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“Although the world is full of suffering, it is also full of the overcoming of it.” 

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Helen Keller, 1880–1968.

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The word patient derives from the Latin word patiens, or “one who suffers.” The concept that pain is a necessary part of illness or injury is ingrained in human thought. Until the advent of anesthesia in the 1800s, few means of pain relief were available. As cultural, religious, political, and medical ideas have evolved, attitudes concerning pain relief have progressed as well. The modern view, most recently expressed in a landmark article by Brennan, Carr, and Cousins, is that “the unreasonable failure to treat pain is poor medicine, unethical practice, and is an abrogation of a fundamental human right.”1

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Even as many advances in managing pain suffered by adults have been embraced, pain management for children has lagged behind. Early arguments suggesting that neonates have a reduced ability to experience pain or that pain is somehow enlightening and necessary for the maturing child have only slowly lost favor. To the child in pain, the rationalizations to deny treatment are of little comfort. Even the youngest neonates have shown a negative response to painful stimuli with signs of distress or withdrawal.2 Because of the plasticity of the central nervous system in the developing neonate, repeated pain may lead to abnormal reorganization and sensitization; however, analgesic intervention will reduce enhanced pain behavior in the infant, suggesting that analgesia can inhibit these changes.3,4

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Almost 30 years ago, the first published reports of the undertreatment of pain in children appeared. Although numerous studies followed and education in pediatric pain management has been greatly expanded, the inadequate treatment of pain in children remains a problem throughout the world’s health care systems.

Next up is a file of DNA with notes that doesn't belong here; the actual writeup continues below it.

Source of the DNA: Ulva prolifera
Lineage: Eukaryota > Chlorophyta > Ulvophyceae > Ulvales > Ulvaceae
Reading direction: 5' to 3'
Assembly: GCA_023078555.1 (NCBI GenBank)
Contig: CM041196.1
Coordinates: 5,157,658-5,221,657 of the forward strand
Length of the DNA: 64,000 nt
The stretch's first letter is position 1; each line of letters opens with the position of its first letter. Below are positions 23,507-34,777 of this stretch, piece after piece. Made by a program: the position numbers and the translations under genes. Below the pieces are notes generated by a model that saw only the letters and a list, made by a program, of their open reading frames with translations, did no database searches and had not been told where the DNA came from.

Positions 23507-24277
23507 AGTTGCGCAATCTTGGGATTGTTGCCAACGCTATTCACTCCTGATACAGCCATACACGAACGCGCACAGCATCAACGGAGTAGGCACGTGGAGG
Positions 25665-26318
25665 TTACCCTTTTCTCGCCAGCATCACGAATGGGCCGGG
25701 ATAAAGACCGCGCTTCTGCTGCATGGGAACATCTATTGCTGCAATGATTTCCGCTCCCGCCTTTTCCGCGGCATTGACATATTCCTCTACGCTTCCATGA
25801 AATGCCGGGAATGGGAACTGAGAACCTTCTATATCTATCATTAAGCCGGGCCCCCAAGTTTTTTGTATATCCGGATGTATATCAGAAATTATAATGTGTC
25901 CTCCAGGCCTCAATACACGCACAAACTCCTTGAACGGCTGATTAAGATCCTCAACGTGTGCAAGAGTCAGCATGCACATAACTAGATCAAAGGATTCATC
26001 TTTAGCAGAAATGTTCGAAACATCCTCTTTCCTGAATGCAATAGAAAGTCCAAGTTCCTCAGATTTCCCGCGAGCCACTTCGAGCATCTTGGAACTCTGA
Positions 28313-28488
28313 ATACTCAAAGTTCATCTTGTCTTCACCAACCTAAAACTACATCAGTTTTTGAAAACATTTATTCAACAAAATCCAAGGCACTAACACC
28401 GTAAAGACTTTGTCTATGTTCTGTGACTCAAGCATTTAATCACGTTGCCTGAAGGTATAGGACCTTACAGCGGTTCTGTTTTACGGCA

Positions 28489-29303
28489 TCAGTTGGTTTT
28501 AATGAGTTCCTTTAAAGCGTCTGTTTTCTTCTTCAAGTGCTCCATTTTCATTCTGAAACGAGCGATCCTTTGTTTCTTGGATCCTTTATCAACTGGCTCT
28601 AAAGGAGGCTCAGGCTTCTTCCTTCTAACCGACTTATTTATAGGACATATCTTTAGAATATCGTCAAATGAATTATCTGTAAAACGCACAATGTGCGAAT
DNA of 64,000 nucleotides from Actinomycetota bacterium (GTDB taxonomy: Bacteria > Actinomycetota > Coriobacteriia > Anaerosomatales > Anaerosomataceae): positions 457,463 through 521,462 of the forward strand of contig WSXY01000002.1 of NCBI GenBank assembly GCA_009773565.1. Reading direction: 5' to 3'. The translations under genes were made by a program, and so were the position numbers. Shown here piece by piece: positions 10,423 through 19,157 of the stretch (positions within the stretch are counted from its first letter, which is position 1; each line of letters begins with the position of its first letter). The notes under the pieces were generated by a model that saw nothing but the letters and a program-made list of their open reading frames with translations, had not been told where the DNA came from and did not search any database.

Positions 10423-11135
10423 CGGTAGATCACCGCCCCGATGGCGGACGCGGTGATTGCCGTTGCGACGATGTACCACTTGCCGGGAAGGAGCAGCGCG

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Every medical provider should aspire to provide appropriate pain management to the pediatric patient using all available options for treatment or prevention. An individualized pain management plan should be established with the goal of returning the child to normal activities such as moving, playing, bathing, and interacting with his or her surroundings. If appropriate, family and caregivers should be involved in formulating the plan. They should be educated about aspects of the plan and encouraged to be a part of the overall pain treatment strategy. The medical provider should perform an initial assessment, frequent reassessments, and an evaluation of the success of pain interventions. Relief of procedural pain (eg, from needle sticks) should be of consistent concern. Preoperative interventions such as epidural analgesia or regional anesthesia should be an integral part of the overall management of painful surgery. Ultimately, pediatric patients should be provided with a safe, comforting environment that minimizes the destructive effects of illness or injury.

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The International Association for the Study of Pain defines pain as “an unpleasant sensory and emotional experience associated with actual or potential tissue damage, or described ...

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